A Donegal man has been handed down a €250 fine and is banned from keeping dogs for five years after pleading guilty to Animal Health and Welfare charges.
Michael Boyce with an address at No.43 Rosemount Cottages, Kilmacrennan, Co. Donegal appeared at Letterkenny District Court on Monday. He pleaded guilty to one count under section 12 of the Animal Health and Welfare Act (AHWA), 2013.
The case related to a visit made to the property on 30th January 2020, following a tip-off about the dog’s living conditions.
ISPCA Senior Inspector Kevin McGinley was accompanied by a member of An Garda Síochána, where they discovered a dog tied up to a boiler house at the rear of the property. The dogs lead was so restrictive, that it had only three to four feet to move around. There was no evidence of food present and conditions where the dog was kept, can only be described as treacherous. The ground was filthy, littered with debris which included old sinks, bags of turf, timber, washing machines, and old cookers.
The dog, an eight month old female mixed breed, later called Kaya, appeared to be in an agitated state showing signs of discomfort. On closer inspection, there was a foul smell coming from her coat and she started to wag her tail in a desperate plea for help.
Kaya was wearing a steel prodded collar of a type normally used as a training device around her neck. Every time she pulled on the lead, it was inflicting a degree of pain and impinging on her ability to freely move her neck.
Kaya was immediately seized and brought to the nearby Smyth’s Veterinary Practice for an examination. Due to the amount of staining on her coat, it appeared that the collar was permanently used on the dog. Bolt cutters were needed to remove the collar from Kaya’s neck and she was given pain relief and treated for parasites. Kaya was subsequently transferred to the ISPCA’s Animal Rehabilitation Centre in Donegal for further care and rehoming.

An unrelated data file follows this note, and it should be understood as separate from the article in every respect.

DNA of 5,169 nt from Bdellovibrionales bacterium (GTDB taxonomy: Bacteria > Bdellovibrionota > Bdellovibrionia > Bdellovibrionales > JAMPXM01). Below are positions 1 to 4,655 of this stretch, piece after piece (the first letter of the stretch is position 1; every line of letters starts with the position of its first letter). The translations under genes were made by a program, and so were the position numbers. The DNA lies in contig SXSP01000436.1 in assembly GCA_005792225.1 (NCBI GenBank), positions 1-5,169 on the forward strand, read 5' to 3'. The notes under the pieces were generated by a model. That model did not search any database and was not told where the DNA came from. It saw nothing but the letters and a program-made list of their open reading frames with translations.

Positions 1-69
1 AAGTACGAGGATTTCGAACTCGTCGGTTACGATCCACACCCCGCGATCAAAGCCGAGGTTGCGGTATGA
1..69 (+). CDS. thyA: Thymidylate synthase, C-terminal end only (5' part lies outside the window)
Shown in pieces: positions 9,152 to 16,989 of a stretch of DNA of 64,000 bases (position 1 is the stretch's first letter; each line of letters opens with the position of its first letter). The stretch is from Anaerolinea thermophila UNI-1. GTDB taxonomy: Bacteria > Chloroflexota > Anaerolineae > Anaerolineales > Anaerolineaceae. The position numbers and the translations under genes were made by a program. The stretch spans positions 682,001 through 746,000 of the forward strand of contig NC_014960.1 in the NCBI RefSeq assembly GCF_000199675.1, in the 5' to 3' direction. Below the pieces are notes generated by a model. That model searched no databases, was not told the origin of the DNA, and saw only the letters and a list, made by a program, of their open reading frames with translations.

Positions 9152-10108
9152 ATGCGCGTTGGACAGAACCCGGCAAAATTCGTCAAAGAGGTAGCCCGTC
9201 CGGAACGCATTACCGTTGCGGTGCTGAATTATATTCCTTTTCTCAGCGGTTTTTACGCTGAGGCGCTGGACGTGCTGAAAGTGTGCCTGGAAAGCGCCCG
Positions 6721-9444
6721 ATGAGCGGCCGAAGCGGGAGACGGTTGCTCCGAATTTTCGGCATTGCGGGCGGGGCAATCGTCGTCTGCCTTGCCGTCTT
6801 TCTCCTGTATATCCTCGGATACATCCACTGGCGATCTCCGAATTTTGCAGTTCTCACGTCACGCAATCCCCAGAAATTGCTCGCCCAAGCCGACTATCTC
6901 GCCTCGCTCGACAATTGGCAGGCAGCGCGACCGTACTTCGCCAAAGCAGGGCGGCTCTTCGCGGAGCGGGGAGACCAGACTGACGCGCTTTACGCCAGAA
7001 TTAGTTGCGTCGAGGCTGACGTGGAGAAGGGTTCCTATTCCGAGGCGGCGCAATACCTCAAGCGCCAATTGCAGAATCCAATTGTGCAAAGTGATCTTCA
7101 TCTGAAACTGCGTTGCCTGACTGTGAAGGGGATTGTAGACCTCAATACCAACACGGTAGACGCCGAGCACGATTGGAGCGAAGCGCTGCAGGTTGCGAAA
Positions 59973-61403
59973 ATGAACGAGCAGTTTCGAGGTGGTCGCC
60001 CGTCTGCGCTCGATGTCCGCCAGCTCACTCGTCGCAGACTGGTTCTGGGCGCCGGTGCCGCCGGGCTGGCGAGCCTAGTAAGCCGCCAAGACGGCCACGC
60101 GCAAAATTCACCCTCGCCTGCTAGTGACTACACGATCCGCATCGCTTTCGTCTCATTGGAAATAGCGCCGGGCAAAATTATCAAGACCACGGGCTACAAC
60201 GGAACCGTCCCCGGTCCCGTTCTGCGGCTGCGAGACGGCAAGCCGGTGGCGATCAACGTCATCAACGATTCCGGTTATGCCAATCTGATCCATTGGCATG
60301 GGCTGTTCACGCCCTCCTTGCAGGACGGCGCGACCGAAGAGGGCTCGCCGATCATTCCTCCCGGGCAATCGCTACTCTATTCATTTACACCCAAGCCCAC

In addition, Kaya was not microchipped which, is a legal requirement under the Microchipping of Dogs Regulations 2015.
ISPCA Senior Inspector McGinley said: “Kaya had suffered unnecessarily as her owner failed to safeguard her health and welfare by not housing her in clean surroundings or appropriate housing. The dog’s owner was reckless having a steel pronged collar pinching her neck every time she moved; it would have caused constant discomfort. The ISPCA is against to the use of prong collars in all situations but, in this case, the collar was being used in a completely inappropriate manner. Pet owners have a duty and a legal responsibility to protect the animals in their care”.
Kaya’s new owners said: “We can’t change Kay’s past but we can change her future. Kaya was a terrified dog she first arrived but she is coming on leaps and bounds through a lot of ongoing work. She is now living her best life with her new sister Skye. Kaya has been a constant companion throughout lockdown”.
The ISPCA is opposed to the use of any negative reinforcement (aversive) training methods to control companion animals and believes that positive reinforcement (reward based) methods should be used instead. These techniques can cause pain, fear or distress and may result in poor welfare. Behavioural problems can be made worse and other behavioural problems emerge as a result of such techniques which have no place in modern companion animal training.
The ISPCA encourages members of the public to continue reporting any animal welfare concerns online here https://www.ispca.ie/cruelty_complaint or by contacting the National Animal Cruelty Helpline on 0818 515 515 or by emailing email@example.com.